The Whitby Garden
Gardening enriches Whitby's curriculum in many ways. Maria Montessori believed children should physically interact with their world. The International Baccalaureate program shows children how interconnected our world really is. Planting and working in the garden connects children to the earth and educates them on the life process of plants and the cycles of nature. Gardening also supports children's social and emotional growth; it demands responsibility, patience, discipline and cooperation, while providing rich rewards as children witness life unfolding in their care. They appreciate the paradox of an ecosystem that is at once fragile and yet incredibly resilient.
The Whitby Garden grows many different types of plants during the school year. For example, radishes, carrots and parsnips can be eaten right out of the garden; the children learn that many vegetables are roots, exactly what roots are and how they function. Plants with edible leaves such as lettuces, herbs, spinach, dandelions continue to grow even as they are harvested. Edible flowers such as nasturtiums and violets, and seeds such as sunflowers proliferate. Peas and beans of all kinds are easy to grow and children love to eat them fresh off the vine. Cucurbits (the squash and cucumber family) are also very interesting because we eat the fruit as well as the seeds. We have three apple trees which hold the promise of sweetness as they mature.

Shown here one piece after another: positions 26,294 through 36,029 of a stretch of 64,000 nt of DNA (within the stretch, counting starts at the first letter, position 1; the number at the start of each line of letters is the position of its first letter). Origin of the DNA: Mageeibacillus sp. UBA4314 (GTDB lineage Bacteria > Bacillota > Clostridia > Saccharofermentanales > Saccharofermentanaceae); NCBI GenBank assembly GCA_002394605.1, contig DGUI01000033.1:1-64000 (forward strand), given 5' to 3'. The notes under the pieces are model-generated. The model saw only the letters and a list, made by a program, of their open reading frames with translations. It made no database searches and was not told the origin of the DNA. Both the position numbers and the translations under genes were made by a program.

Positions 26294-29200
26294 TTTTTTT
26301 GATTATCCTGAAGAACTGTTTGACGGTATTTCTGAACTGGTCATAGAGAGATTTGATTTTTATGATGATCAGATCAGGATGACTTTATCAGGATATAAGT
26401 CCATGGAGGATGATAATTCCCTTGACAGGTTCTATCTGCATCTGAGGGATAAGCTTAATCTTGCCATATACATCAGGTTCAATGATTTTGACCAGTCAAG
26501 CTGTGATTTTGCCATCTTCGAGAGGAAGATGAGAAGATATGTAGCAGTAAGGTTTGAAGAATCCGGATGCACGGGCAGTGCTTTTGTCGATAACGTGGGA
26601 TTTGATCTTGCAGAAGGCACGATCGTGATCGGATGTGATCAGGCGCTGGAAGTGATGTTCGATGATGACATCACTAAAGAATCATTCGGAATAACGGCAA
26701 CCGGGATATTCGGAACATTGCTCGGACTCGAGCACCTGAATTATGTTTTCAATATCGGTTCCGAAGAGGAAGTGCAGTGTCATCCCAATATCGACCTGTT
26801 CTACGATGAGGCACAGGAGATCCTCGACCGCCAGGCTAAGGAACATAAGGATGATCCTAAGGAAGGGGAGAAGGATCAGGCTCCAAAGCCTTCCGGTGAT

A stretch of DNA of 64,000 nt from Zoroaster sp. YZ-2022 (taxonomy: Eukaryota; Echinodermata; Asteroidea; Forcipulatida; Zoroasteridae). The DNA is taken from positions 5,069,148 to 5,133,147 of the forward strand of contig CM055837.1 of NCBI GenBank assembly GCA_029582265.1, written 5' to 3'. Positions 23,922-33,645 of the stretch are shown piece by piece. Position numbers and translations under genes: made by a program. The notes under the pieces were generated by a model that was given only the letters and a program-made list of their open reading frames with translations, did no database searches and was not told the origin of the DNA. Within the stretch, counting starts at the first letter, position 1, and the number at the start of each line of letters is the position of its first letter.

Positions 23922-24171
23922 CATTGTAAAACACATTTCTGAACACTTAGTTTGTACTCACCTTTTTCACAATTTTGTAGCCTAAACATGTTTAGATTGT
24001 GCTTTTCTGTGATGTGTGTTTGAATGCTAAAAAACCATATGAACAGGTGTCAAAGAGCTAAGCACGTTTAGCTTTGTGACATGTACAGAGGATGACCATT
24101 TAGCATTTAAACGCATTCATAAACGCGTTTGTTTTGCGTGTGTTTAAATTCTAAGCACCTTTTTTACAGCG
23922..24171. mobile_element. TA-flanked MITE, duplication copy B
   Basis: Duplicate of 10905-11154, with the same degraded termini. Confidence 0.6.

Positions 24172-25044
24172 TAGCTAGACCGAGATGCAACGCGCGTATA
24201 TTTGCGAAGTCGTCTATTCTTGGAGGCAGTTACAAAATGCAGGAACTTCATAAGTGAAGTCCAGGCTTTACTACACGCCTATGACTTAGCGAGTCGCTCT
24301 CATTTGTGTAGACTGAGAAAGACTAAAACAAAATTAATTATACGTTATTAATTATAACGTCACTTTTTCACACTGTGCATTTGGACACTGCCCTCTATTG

Whitby's teachers have discretion to plant whatever best connects with their curriculum. While gardening clearly ties into the science curriculum, it also lends itself to reading/writing projects, math and measurement, as well as to cultural studies (agriculture and irrigation around the globe, for example).
Every child interacts with the garden at his or her own level. While a toddler may marvel at the young plant which grows from the seed she sowed, older children can take their study of plants to a deeper level, analyzing the soil, determining if and when fertilizer is needed. They can be called on to investigate any plant diseases and determine the best course of action.
Parent assistance is crucial to the success of our garden, and no prior gardening experience is required. If you are interested in getting involved with the Whitby garden, please contact Kristen Donovan at firstname.lastname@example.org.